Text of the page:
Inventory control features in the syllabuses of several ACCA examination papers. The areas usually tested in these papers are:
- determining an economic order quantity (EOQ) – calculations to assess how many units of a particular inventory item to order at a time
- finding an optimal re-order level (optimal ROL) – providing some idea of the level to which inventories can be allowed to fall before placing an order for more
- discussions of various practical aspects of inventory management – often referred to by students with no practical experience as ‘theory’.
Advantages and disadvantages of holding inventory
The basis of the theoretical calculations of an EOQ and an optimal ROL is that there are advantages and disadvantages of holding inventory (of buying inventory in large or small quantities). The advantages include:
- the need to meet customer demand
- taking advantage of bulk discounts
- reducing total annual re-ordering cost
The disadvantages include:
- storage costs
- cost of capital tied up in inventory
- deterioration, obsolescence, and theft
The aim behind the calculations of EOQ and ROL is to weigh up these, and other advantages and disadvantages and to find a suitable compromise level.
When determining how much to order at a time, an organisation will recognise that:
- as order quantity rises, average inventory rises and the total annual cost of holding inventory rises
- as order quantity rises, the number of orders decreases and the total annual re-order costs decrease.
The total of annual holding and re-order costs first decreases, then increases. The point at which cost is minimised is the EOQ. This cost behaviour is illustrated by the graph in Figure 1.
The way in which this EOQ is calculated is based on certain assumptions, including:
- constant purchase price
- constant demand and constant lead-time
- holding-cost dependent on average inventory
- order costs independent of order quantity
The assumptions result in a pattern of inventory that can be illustrated graphically as shown in Figure 2.
Using the standard ACCA notation in which:
CH = cost of holding a unit of inventory for a year
CO = cost of placing an order
D = annual demand
TOC = total annual re-ordering cost
THC = total annual holding cost
x = order quantity
average inventory = x/2
THC = x/2 × CH
number of orders in a year = D/x
TOC = D/x × CO
The total annual cost (affected by order quantity) is:
C = THC + TOC = x/2 × CH + D/x × CO
This formula is not supplied in exams – it needs to be understood (and remembered).
The value of x, order quantity, that minimises this total cost is the EOQ, given by an easily remembered formula:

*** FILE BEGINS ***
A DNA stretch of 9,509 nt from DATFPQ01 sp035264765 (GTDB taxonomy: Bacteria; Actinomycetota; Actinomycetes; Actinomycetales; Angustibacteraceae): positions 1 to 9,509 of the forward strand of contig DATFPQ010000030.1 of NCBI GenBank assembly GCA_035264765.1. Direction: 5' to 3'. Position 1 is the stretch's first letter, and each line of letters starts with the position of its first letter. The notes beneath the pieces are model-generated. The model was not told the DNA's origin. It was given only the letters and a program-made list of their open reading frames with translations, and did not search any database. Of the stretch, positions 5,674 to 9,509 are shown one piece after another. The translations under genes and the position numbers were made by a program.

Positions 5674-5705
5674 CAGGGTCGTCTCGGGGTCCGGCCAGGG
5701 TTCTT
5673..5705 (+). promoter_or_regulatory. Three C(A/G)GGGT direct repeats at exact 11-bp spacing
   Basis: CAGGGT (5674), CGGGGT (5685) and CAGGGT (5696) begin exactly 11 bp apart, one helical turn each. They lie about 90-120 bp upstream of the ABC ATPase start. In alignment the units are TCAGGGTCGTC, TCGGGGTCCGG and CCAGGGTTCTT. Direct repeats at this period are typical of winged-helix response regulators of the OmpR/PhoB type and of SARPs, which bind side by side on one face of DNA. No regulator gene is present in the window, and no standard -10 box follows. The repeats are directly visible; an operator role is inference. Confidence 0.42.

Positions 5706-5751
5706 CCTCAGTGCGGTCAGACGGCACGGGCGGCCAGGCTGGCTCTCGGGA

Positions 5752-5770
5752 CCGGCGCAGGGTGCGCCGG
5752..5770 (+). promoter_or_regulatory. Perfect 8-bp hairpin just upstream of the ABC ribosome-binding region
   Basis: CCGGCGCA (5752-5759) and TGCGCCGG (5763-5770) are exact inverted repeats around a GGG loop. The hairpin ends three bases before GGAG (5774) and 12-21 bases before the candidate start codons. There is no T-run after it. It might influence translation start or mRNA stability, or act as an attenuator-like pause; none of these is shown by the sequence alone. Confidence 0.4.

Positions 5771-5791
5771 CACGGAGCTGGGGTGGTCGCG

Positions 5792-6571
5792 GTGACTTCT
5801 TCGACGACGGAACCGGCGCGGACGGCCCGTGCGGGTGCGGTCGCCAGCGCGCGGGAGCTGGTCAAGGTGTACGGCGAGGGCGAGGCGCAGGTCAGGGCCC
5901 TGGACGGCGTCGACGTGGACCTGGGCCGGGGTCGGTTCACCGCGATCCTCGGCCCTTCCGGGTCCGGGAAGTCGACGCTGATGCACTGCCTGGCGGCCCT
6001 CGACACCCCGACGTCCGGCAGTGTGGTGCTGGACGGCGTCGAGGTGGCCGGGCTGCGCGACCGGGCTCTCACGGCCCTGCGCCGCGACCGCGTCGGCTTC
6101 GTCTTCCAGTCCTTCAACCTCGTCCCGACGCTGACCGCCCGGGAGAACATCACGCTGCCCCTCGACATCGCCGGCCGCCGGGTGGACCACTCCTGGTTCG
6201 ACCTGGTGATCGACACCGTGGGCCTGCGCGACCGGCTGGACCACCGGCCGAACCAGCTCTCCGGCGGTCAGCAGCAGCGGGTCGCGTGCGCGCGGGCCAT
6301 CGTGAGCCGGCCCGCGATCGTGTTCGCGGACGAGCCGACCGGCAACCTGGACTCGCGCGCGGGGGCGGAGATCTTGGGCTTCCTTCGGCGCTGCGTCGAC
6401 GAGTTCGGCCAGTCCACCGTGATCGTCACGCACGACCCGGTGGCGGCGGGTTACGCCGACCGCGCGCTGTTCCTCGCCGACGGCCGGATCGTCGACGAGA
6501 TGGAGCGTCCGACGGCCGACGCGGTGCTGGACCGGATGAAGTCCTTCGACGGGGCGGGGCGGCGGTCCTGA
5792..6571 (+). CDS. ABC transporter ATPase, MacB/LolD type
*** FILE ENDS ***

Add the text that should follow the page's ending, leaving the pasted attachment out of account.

Use of EOQ Formula
You need to take care over which figures you put into the formula, particularly in multiple-choice questions. The areas to beware of fall into two categories:
- Relevant costs – only include those costs affected by order quantity. Only include those holding costs which (in total in a year) will double if you order twice as much at a time. Only include those order costs which (in total in a year) will double if you order twice as often. (Thus, fixed salaries to storekeepers or buying department staff will be excluded.)
- Consistent units – ensure that figures inserted have consistent units. Annual demand and cost of holding a unit for a year. Both holding costs and re-ordering costs should be in £, or both in pence.
A common twist to exam questions is to ask students to evaluate whether bulk discounts are worth taking. While prices reduce, total annual holding costs will increase if more inventory is ordered at a time, so the matter needs a little thought.
The common approach is one of trial and error. This involves finding the total annual cost (holding cost, re-ordering cost and purchasing cost) at the level indicated by the EOQ and at the level(s) where discount first becomes available.
Figure 3 shows total costs (now including cost of purchasing the inventory) plotted against order quantity with discount incorporated.
Point A represents the cost at the order quantity indicated by the EOQ. If inventory is ordered in larger quantities, total costs will increase to point B1, at which stage bulk discounts are available, bringing the costs down to point B. Any calculations will involve finding which cost out of A, B or C is the lowest, as Example 1 will show.
Moore Limited uses 5,000 units of its main raw material per month. The material costs £4 per unit to buy, supplier’s delivery costs are £25 per order and internal ordering costs are £2 per order. Total annual holding costs are £1 per unit. The supplier has offered a discount of 1% if 4,000 units of the material are bought at a time.